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Poverty drives small IDP children into Jawzjan brick kilns

Poverty drives small IDP children into Jawzjan brick kilns

Aug 28, 2018 - 22:08

SHIBERGHAN (Pajhwok): Ten-year-old Zakia dreams to become a doctor but she is forced by poverty to make bricks with her little hands in order to support her family in northern Jawzjan province.

Zakia currently lives in Khaton village of Shiberghan, capital of Jawzjan. She works with her father and mother in the brick kiln.

The girl, now a skilled worker, puts the clay into mold and then carries the wet brick to the kiln after passing some distance.

Working with father, mother and uncle, Zakia also turns the bricks to get dried under the sun. She also collects the dried bricks and takes them to the kiln.

Zakia is no longer interested in playing toys with other children because she is busy doing the hard labor.

Pajhwok Afghan News reporter who visited Khaton village, said: “I saw Zakia first two years ago when I visited her family suffering from poverty. I visited this family again. I was thinking Zakia would have grown up, but she has turned weaker and smaller.”

Talking to the Pajhwok reporter, Zakia said she had no option but to work due to their poor economic situation.

“I have to work to support my family, we jointly make bricks soon after we wake up in the morning and our father prepares the clay,” she said.

She said she earned 200 afghanis to 400 afghanis each day and spent the money on her family’s daily needs.

Zakia, a grade three student, said her wish was to become a doctor. “I am not sure I will reach this goal in life, but I use to share this with classmates.”

Feeling tired, she said: “Making bricks is a hard job, but I am adapted to it, if I was given a chance, I would want to become a doctor or engineer.”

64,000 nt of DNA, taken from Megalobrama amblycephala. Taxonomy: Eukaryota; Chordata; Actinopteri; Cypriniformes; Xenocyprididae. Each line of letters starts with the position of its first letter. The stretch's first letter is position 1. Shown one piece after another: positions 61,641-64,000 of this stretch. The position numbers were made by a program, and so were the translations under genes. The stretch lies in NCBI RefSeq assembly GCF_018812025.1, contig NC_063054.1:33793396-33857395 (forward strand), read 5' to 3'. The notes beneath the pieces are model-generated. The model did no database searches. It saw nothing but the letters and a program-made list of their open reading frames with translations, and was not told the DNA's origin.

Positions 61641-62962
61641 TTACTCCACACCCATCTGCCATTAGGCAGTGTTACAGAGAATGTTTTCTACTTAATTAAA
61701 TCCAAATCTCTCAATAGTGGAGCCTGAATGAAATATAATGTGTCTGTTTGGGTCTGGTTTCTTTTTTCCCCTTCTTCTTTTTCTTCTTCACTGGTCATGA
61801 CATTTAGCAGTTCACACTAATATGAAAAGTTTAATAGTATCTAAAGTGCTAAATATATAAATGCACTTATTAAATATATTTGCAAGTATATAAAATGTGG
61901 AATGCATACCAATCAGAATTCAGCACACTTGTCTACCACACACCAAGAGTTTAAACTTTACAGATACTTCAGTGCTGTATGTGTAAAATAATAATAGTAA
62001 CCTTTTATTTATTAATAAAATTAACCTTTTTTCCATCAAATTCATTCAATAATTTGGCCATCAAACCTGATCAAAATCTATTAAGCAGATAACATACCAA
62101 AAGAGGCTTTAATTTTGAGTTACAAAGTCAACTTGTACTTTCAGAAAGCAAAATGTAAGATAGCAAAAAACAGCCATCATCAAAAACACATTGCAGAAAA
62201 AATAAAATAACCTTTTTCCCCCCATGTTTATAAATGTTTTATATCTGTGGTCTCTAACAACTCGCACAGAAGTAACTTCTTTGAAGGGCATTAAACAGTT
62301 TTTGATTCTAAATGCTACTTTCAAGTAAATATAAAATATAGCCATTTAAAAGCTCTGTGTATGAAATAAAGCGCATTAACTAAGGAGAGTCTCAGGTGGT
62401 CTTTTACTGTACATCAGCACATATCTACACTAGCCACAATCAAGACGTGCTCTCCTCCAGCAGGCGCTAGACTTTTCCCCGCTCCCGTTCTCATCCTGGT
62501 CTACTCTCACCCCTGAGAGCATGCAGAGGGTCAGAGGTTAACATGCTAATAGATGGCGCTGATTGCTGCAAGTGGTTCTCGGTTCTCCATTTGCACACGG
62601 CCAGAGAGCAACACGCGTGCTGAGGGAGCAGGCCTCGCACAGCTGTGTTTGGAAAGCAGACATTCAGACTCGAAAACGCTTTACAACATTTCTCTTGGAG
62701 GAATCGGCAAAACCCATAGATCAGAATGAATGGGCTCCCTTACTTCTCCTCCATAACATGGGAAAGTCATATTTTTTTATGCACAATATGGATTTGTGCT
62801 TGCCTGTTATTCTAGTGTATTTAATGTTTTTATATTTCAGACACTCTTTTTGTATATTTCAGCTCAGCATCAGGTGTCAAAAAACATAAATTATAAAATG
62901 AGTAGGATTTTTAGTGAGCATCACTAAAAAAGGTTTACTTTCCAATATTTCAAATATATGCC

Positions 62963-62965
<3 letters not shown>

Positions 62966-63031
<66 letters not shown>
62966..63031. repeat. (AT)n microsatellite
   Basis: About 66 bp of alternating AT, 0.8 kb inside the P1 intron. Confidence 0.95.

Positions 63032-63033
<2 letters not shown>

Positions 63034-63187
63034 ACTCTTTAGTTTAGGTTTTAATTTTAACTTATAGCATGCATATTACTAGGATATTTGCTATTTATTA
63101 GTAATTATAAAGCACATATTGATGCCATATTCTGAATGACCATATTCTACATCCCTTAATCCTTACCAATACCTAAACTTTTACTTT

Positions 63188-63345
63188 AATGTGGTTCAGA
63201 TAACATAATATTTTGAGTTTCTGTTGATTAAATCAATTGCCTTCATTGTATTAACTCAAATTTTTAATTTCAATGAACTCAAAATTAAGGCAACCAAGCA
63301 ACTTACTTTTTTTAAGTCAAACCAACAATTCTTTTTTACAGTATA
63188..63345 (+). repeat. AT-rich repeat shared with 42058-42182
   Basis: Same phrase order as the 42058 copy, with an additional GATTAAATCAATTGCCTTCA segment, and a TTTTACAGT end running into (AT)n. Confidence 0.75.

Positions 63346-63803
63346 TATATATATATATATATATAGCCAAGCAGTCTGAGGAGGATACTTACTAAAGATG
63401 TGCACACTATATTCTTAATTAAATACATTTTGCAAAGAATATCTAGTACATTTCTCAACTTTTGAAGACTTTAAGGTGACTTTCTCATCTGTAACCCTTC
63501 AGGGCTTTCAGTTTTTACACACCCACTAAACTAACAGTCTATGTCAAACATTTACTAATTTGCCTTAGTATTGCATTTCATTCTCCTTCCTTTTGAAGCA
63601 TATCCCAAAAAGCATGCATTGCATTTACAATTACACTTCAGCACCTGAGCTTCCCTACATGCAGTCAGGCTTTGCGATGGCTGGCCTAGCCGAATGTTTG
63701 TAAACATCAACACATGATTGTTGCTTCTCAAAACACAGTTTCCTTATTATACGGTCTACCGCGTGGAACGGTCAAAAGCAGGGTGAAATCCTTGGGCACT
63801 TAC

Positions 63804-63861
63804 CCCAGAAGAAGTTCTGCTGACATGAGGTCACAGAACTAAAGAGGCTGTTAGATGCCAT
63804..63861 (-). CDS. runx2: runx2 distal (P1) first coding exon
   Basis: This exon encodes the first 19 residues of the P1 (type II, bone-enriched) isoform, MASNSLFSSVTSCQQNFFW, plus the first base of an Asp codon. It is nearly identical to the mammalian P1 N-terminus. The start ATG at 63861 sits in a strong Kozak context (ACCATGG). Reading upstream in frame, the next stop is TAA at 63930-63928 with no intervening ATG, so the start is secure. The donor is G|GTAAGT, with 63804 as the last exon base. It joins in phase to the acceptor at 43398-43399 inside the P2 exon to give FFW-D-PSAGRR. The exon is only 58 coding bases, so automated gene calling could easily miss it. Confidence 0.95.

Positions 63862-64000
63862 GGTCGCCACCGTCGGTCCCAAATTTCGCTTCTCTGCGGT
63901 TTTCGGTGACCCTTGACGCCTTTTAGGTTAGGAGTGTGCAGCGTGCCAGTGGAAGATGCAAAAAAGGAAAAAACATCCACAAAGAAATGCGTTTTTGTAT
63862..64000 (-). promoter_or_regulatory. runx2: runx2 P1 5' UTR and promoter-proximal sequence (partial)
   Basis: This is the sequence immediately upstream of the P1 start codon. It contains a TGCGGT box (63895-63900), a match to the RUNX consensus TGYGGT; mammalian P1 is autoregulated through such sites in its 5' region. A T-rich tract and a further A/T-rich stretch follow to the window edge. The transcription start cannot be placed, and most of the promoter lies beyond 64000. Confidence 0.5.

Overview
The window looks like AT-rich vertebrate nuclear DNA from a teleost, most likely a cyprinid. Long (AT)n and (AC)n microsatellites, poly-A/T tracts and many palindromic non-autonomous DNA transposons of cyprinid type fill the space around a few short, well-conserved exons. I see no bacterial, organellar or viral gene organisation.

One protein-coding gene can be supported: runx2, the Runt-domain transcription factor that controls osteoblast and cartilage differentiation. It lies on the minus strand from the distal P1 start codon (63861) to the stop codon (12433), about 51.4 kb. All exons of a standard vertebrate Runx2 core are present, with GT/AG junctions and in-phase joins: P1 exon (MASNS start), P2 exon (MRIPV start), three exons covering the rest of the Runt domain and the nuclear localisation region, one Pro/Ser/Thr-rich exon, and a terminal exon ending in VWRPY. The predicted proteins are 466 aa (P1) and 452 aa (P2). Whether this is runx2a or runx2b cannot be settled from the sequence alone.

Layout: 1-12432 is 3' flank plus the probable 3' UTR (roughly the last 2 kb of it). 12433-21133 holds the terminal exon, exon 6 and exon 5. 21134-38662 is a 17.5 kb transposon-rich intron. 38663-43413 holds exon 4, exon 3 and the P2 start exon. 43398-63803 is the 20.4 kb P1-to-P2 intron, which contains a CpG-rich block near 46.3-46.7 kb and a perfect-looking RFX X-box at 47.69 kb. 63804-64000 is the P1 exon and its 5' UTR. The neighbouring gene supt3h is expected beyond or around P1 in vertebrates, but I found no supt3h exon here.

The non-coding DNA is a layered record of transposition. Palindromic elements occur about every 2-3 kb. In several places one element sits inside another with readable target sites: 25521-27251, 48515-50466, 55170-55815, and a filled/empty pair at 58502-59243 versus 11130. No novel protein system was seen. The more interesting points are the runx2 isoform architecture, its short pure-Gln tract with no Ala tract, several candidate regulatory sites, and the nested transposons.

“I know poverty will not allow me to think much about educationinfo-icon and school. We are obligated to make bricks to survive,” Zakia added disappointedly.

Asadullah, father of Zakia, said: “We are an eight-member family. Conflicts and drought displaced us from Sayad district to Shiberghan. We have no way but to work hard to survive.”

He said 30 other families affected by conflicts lived with them in the area and all lived in extremely bad situation.

“At least 40 children of these families do not go to school instead work with parents in brick kilns,” he said.

He criticized the government and said no government official had visited them to see their situation.

“Only during Eid holydays, a Pajhwok reporter brought some meat and cash donated by others to us,” he added.

Hajira, aunt of Zakia, said: “I don’t know what future these children would have. They probably face more problems in future if their current situation continues.”

“We need food, doctor and medicines to continue our life, but we hardly have access to these and we are deprived of most of basic services,” she said.

She asked the government and aid organizations to help them find access to at least basic life facilities.

Amanullah Zargar, owner of a brick kiln in Khaton area, said at least 30 families belonging to Sar-i-Pul province worked in his factory.

“These families always come to me after the snow melts every year for work, I also lend them money during winter season and they pay me back by working with us in summer,” he said.

He said all families affected by war and drought worked in kilns and earned from 1,000 to 2,000 afghanis as wages.

“Children also work alongside their families making bricks, I pay them 400 afghanis for making 400 bricks,” he said.

Dr Ahmad Shah Qarar, UNICEF in charge in Shiberghan said: “We have prepared some programs for children engaged in hard labor in the city and some parts of this province.”

He said the programs included educating and awareness creating about children’s rights to people.

Families suffering from economic hardships were provided vocational trainings, he added.

Meanwhile, Mualvi Lotfullah Azizi, Jawzjan governor, said he was aware of the bad situation of displaced families in Khaton area and they would soon be assisted.


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